When I teach beginning woodworkers, there are three comforting things I want to tell them.
1. All woodworkers have bad days. I’ve seen the uber-awesome magazine-cover superstars fumble to adjust a plane, I’ve seen them split a mortise, cut their dovetails the wrong way, you name it. I won’t name names because it is everyone.
2. My second dovetail teacher said the following thing to me in 1996. Remember this: Woodworkers have been hiding gaps in dovetails from rich people for hundreds of years. Here’s how I do it….
3. In my shop, putty is not a bad word, especially with painted works.
Ever since I’ve been woodworking I’ve been using Durham’s Rock Hard Water Putty for many things in the craft. It puts all of the lame-o putties in tubes to shame — all pre-mixed putties dry out, crack, shrink (in my experience) and generally are a waste of material.
Durham’s is a white powder, a lot like plaster of Paris. You mix it with water (and other things) to make a small or large amount of material, depending on the job. A 16 oz. can will last for more than a decade, unless you really suck eggs as a woodworker.
When you mix it with water, it makes a yellowish putty that is perfect for pine or maple. It dries quickly and, as advertised, rock hard. No cracks. You can make the putty any consistency you like – thin to wick into cracks. Thick to repair a large knot.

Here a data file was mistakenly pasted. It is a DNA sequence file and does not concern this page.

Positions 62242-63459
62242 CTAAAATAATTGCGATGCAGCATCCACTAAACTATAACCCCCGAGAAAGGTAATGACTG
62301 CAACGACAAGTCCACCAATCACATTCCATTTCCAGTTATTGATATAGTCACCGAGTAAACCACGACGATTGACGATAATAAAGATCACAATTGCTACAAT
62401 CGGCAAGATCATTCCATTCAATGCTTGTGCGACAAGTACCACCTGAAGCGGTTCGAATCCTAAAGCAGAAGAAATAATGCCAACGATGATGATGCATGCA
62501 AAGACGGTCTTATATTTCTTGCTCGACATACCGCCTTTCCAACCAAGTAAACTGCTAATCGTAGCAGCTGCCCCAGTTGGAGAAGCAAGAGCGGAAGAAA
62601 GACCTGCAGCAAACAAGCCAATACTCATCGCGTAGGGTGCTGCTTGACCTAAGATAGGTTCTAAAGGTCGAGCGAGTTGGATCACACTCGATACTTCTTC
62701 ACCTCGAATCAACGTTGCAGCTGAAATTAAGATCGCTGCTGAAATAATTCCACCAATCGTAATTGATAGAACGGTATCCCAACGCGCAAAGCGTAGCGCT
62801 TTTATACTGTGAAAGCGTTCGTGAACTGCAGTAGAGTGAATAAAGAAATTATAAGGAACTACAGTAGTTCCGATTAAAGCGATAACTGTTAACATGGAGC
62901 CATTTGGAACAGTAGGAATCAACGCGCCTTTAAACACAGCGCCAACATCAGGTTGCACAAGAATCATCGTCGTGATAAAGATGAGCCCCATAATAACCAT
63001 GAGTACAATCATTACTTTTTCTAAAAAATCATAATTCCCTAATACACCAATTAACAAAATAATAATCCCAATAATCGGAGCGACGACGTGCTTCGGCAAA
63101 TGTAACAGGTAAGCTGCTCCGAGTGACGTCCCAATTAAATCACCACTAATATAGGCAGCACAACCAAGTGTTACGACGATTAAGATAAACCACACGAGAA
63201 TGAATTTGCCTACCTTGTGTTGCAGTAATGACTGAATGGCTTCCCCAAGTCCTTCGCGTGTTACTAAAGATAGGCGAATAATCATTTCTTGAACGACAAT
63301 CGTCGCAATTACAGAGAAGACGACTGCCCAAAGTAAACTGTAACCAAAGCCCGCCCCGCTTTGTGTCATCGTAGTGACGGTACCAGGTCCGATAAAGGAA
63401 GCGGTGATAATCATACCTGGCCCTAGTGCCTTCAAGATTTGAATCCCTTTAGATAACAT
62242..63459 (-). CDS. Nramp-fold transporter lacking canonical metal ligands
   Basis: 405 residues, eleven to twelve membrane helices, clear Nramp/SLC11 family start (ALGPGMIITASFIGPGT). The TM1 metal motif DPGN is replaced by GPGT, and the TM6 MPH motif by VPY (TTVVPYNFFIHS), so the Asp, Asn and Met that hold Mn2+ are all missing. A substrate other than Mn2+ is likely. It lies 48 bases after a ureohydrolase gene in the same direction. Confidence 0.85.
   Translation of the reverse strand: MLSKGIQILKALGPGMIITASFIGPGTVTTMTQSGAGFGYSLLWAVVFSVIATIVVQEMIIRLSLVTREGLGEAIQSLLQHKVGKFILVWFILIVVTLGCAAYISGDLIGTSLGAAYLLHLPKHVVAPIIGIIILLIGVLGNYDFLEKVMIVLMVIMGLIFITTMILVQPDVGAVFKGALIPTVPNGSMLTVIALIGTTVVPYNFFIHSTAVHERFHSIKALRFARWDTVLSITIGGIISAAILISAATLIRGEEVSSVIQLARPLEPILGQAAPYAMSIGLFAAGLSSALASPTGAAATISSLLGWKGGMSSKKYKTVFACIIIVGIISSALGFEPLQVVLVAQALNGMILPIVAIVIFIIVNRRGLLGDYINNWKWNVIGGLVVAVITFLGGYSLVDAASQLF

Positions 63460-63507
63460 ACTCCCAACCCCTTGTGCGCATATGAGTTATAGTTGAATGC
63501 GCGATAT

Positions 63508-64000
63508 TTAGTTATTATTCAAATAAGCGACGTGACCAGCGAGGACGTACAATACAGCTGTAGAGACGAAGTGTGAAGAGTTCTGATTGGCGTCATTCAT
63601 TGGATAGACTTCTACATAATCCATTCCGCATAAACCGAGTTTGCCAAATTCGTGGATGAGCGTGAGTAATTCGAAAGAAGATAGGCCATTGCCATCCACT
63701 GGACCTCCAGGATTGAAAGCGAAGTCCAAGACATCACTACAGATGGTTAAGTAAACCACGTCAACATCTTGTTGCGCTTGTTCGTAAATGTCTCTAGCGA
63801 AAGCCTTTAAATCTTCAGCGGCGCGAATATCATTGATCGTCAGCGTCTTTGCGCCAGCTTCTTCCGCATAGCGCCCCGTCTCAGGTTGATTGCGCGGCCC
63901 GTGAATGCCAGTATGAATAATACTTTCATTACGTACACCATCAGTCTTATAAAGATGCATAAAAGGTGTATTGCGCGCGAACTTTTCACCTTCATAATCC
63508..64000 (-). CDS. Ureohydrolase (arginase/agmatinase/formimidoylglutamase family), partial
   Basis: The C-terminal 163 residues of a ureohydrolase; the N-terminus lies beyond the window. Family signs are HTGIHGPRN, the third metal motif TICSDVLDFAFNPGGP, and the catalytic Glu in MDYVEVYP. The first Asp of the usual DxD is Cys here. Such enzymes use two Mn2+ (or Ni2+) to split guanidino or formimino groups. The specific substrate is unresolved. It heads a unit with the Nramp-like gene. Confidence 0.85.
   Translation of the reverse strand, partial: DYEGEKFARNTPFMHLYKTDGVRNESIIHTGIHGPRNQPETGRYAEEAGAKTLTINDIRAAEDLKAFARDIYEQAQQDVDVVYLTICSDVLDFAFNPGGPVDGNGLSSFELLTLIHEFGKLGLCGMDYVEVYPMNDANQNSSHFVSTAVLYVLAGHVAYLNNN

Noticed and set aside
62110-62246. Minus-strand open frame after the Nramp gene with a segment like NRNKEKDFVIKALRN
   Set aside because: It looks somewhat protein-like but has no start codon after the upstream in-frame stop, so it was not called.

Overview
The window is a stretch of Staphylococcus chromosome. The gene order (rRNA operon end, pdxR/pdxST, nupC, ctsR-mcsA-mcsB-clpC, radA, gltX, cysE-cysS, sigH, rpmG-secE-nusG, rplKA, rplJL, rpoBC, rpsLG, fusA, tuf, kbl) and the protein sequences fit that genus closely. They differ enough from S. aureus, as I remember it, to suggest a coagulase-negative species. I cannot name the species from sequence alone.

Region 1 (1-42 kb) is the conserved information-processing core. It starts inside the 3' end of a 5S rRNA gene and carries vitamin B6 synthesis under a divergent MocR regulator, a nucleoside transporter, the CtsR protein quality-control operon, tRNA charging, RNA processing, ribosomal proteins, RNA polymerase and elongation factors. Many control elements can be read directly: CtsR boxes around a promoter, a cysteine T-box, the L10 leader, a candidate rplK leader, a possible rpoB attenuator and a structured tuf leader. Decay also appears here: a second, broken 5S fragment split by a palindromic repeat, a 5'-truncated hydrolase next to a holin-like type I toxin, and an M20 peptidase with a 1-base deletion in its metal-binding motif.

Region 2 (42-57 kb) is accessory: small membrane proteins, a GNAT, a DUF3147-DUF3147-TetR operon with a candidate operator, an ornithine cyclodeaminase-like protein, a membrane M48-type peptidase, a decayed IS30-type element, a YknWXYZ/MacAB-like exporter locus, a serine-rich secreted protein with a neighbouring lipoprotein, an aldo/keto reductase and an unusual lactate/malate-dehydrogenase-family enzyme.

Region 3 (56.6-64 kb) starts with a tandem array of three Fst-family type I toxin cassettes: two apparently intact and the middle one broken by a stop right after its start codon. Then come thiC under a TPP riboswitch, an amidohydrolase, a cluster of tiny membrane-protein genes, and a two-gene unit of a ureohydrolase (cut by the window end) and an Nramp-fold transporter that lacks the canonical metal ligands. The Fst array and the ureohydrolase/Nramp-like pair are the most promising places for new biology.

Mix it with Titebond II or Titebond III, and you can make a water-resistant or waterproof putty. No lie.
Add some dye (even food color) and you can tone the putty to whatever color you like.
When do I use it? Mostly with painted work. If a piece get banged up in the shop, and I cannot steam out the dents, Durham’s is an excellent solution. I’ll use it to fill voids from knots. And – very important – it is a great glazier’s putty for securing glass in a divided-light door in an authentic way (thanks to Glen Huey for showing me this).
But despite my love for Rocky – the muscle-bound character on the label – I don’t use Durham’s to hide gaps in dovetails. That’s because I haven’t ever had a gap in a dovetail (a bald-face lie). Instead, I use different strategies. Next time I dovetail a carcase together, I’ll shoot some photos. I have a toolbox to build in a couple weeks.
In the meantime, get yourself a can of Durham’s Rock Hard Water Putty – it’s a shop staple.
— Christopher Schwarz